This part always gets me turned around because you can cross the river and end up in different locations. My hand-drawn map had multiple arrows and letters and numbers trying to connect one part of the map to another. Madness.
AND EACH TOWN LOOKS THE SAME TO ME…
I realize that this is probably more my challenge, and not yours, but I feel like my colorblindness became much more apparent when I played this game as a kid. In order to discern one area from the next you had to refer to its color. As a kid, I saw this town as crimson red and orange, but sometimes also purple and green.
You know, honestly, if I had to match pictures with the actual names of the locations, I wouldn’t know Veros Woods from Denis Woods. The towns and mansions are all just palette swapped. Some of the mansions have small, unique differences, but for the most part, they’re all the same underwhelming visual experiences.
That makes it very hard to ever get your bearings as to where you are on the map. As I mentioned, I even had a hand-drawn map to keep track of where I was, but the way the game loops around and plays with geography, it’s still hard to orient yourself.
THE AIRING OF MISCELLANEOUS GRIEVANCES
RPGs were still relatively new for the NES, and Simon’s Quest perhaps takes an unfair drubbing from me at times, but there are more than a few things this game does that just takes the fun out of the whole experience.
You have the Trap Floors. Basically, at any point in the game, you can be walking along minding your own business and suddenly fall through the floor. This happens most often in the dungeons, but also outside in the world as well. The only way to know if a floor is “false” is to be constantly throwing holy water on each and every single block. Step by step. Again, a very tedious thing to do.
You have the mansions, where you seek out orbs containing Dracula’s body parts (eye, fang, heart, rib, and nail). However, you have to find a guy selling stakes inside the mansion first before you find the orb, because a stake is the only way to shatter the orb. So if you get to the orb first, sorry Charlie, you gotta go back out and find ye olde Stake Shop and then backtrack.
YOU GOT IT, BOSS
Another thing people dislike about Simon’s Quest is that it has very few bosses, and when you do fight them, their attack patterns are so basic and simple, it’s almost laughable how easy they are.
Vampira spins around and shoots fireballs in the exact same pattern the entire fight. Although you can actually blow right past her and acquire Dracula’s Ring in the next room (you got a stake right?), you do actually need to defeat her, as the Magic Cross she gives you is the only thing that will allow you to reach Dracula’s Castle.
Even the Grim Reaper, the man of many scythes, is reduced to a slow lumbering chump that takes a lot of hits to defeat, but isn’t exactly a challenge.
THE PATH TO CASTLEVANIA AND YOUR FINAL CONFRONTATION
When you finally have all of Dracula’s body parts and accessories and are ready to end this nightmare, head to Castlevania for one final disappointment.
Castlevania is empty. No enemies. No traps. Nothing. Just a leisurely stroll down to the fire pit where you burn Dracula’s body parts only to discover someone hid a sixth remain inside the ruins, Dracula’s fang, which resurrects him on the spot.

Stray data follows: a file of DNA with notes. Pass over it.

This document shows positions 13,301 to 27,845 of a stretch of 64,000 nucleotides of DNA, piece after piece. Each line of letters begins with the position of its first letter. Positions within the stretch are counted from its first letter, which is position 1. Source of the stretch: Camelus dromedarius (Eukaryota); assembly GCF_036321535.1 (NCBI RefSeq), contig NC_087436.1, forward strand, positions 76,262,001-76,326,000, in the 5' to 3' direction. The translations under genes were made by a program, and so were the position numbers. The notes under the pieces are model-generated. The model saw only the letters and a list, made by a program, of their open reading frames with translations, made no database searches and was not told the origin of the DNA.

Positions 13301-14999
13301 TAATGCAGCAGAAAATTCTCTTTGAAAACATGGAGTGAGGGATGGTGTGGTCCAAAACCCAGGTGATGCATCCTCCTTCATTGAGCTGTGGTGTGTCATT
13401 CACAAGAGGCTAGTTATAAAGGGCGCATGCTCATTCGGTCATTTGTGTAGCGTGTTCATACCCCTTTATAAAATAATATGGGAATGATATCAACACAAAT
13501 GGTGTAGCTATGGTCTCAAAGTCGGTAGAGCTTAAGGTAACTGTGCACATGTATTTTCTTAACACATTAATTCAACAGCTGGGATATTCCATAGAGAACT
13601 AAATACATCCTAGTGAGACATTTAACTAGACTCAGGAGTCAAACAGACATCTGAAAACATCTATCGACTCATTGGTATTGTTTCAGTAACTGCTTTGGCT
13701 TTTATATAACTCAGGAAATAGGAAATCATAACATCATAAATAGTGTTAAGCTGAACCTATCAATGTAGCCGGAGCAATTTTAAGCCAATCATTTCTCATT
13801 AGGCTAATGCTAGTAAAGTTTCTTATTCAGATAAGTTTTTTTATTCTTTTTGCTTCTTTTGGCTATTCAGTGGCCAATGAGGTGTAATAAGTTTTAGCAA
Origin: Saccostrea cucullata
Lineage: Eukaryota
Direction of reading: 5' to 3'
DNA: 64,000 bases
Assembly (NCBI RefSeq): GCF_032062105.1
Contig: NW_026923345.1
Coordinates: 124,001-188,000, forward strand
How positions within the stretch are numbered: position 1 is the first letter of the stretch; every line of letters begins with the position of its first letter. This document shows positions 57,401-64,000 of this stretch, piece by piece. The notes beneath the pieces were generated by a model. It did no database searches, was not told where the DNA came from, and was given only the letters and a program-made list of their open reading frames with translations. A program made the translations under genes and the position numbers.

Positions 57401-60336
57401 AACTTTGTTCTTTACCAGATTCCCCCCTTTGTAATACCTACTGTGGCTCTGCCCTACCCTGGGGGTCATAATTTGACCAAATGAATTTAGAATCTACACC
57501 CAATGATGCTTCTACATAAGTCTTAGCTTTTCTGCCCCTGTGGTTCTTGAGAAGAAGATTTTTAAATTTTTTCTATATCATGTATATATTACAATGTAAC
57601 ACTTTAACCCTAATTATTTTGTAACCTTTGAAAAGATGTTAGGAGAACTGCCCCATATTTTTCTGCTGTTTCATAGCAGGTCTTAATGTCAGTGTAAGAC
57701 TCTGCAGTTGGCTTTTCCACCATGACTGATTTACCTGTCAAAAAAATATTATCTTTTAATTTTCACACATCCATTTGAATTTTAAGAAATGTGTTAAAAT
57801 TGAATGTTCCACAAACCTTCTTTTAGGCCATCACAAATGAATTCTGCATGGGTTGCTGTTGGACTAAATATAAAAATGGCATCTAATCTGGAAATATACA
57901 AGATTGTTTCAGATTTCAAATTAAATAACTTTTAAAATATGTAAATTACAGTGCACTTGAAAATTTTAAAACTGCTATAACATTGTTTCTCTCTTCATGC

However, just like all the other bosses in the game, Dracula unceremoniously goes down easy.
SHOULD YOU TOO FIND YOURSELF AT THE END OF THIS MESS
Some people actually still complete Simon’s Quest nowadays. I’m not sure why. It’s almost an interactive game the way you need books, videos and FAQs to get through it. It’s such a strange little game. However, I did beat it, and even took a screen capture to prove it.
I remember as a kid defeating Dracula really fast and being genuinely surprised. When the end credits rolled they were colorful and the story even ended on a cliffhanger as Dracula’s hand burst through the ground at the end.
Except, none of that happened this time. I got the Bad Ending.
In the end, my confusion over how the Ferryman works cost me a good ending because I completely blew past the mansion where you get Dracula’s Eye twice and wound up wandering the map. After all this hard work, and mild cheating, the game basically says, “You don’t get the good ending, you get the bland one. Thanks for playing our drab, confusing, soul-crushing game, here’s your black and white ending, slowpoke.”
Yeah, I don’t much care for Castlevania II: Simon’s Quest.
- I honestly do not recommend this game. It is nearly unplayable without guides, childhood memories, and (in my case) a homemade map. Even with all this I didn’t get the good ending because this game and I are not on the same page emotionally or spiritually.
- When “Graveyard Duck” is left on the article cutting room floor, you know this game is chock full of weird.
- People complain that the Day / Night transition is too slow. but as a kid it never bothered me, and it still doesn’t really bug me. Besides, Simon’s Quest: Redaction exists for people with those type of complaints.
- I didn’t make a “Possess / Prossess” joke, and it’s important to me that you know it was a choice.
- After two games with Simon, Castlevania III: Dracula’s Curse gives us Trevor Belmont, along with Grant, Sypha, and Alucard as the series goes back to basics in a series high point that pays homage to the original.